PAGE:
Mr. Speaker, I was listening intently to the speech of the hon. member who started by alluding to the unprecedented tragedy in New York. Of course we lament the loss of innocent lives which will forever remain silent. That silence can never be broken. We lament the absence of smiles in the families of the bereaved, smiles we know will take a long time to come back. Yet at the end the member spoke about ending the war against terrorism.
The tool we have chosen to go after terrorists in that part of the world is a coalition of nations. If the member could suggest another avenue other than a military approach at this time, let him say it. The terrorists will not surrender. They will not come out and say here we are, put us in jail, execute us. We must make a distinction. We must pursue the terrorists even if it means using military might because in the end it will mean peace, security and stability in that part of the world.
To the issue of the negotiations at Doha, may it please the House to know that I have just returned from the meeting of APEC, the Asia Pacific Economic Cooperation group of countries, in Shanghai. We announced there that Canada has donated $9 million to help developing countries participate meaningfully so they will know their rights as they negotiate their agenda at the Doha conference. It has been agreed by all APEC economies that the agenda will be on growth and development.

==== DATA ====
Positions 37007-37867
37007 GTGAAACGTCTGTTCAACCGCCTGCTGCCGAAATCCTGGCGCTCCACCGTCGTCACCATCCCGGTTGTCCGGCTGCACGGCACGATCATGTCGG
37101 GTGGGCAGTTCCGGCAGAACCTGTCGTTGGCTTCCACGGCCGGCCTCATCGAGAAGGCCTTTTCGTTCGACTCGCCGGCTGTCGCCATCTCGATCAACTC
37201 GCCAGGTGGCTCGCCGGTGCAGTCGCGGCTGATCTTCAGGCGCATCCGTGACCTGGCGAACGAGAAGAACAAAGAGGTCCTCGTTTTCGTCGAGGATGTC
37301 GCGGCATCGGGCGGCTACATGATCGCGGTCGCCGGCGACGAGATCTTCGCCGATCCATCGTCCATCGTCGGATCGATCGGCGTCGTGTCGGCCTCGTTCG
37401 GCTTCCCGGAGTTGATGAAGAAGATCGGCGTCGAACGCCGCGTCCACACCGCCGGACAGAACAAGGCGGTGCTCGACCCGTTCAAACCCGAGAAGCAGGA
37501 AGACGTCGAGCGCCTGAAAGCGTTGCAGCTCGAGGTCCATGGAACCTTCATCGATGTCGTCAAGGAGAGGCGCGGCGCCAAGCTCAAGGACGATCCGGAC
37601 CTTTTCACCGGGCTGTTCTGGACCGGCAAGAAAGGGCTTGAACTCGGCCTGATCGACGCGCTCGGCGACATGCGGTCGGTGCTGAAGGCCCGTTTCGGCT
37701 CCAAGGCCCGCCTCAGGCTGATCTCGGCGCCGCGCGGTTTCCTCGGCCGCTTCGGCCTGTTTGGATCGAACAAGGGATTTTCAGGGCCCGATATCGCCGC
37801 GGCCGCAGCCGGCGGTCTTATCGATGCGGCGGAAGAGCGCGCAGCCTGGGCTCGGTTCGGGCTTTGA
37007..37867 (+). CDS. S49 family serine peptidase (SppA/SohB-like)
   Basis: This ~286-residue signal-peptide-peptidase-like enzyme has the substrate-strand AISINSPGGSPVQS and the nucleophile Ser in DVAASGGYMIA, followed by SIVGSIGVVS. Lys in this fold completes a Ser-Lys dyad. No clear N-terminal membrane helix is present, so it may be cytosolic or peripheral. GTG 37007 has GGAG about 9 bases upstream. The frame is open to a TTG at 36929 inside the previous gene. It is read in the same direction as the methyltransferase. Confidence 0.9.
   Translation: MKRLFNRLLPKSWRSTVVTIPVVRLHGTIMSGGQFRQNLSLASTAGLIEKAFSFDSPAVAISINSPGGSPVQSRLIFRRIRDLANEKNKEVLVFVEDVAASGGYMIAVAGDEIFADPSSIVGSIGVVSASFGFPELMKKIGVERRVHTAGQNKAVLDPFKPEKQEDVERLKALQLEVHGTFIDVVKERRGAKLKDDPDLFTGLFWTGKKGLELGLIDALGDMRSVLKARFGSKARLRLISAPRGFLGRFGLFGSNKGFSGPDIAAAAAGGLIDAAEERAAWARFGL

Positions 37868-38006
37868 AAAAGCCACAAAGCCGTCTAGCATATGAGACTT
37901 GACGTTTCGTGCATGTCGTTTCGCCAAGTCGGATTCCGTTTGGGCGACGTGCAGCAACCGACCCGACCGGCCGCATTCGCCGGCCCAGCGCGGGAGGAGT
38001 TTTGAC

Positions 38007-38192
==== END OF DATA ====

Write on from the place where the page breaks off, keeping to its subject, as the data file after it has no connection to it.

In addition to international aid and debt relief, the promotion of fairer trade in the world would be an additional pillar to help sustainable development in developing countries.
Svend Robinson Burnaby—Douglas, BC
Mr. Speaker, my hon. colleague, the Secretary of State for Asia-Pacific, has raised two important questions. He asked what the alternative is to fighting against terrorism in the aftermath of September 11.
Of course every member of the House agrees that those responsible for these crimes against humanity must be brought to justice. However it was the parents of a young man killed in one of the World Trade Centre towers who asked how on earth we would bring about justice by killing more innocent victims in Afghanistan. They asked how many more innocent people must die before we recognize that the U.S. led military strike is a disastrous failure.
Bombs are hitting hospitals. Bombs are hitting Red Cross warehouses. Bombs are hitting villages and killing many more innocent victims including children. How is this bringing the perpetrators of those terrible terrorist attacks to justice? It is not. It is creating more innocent victims.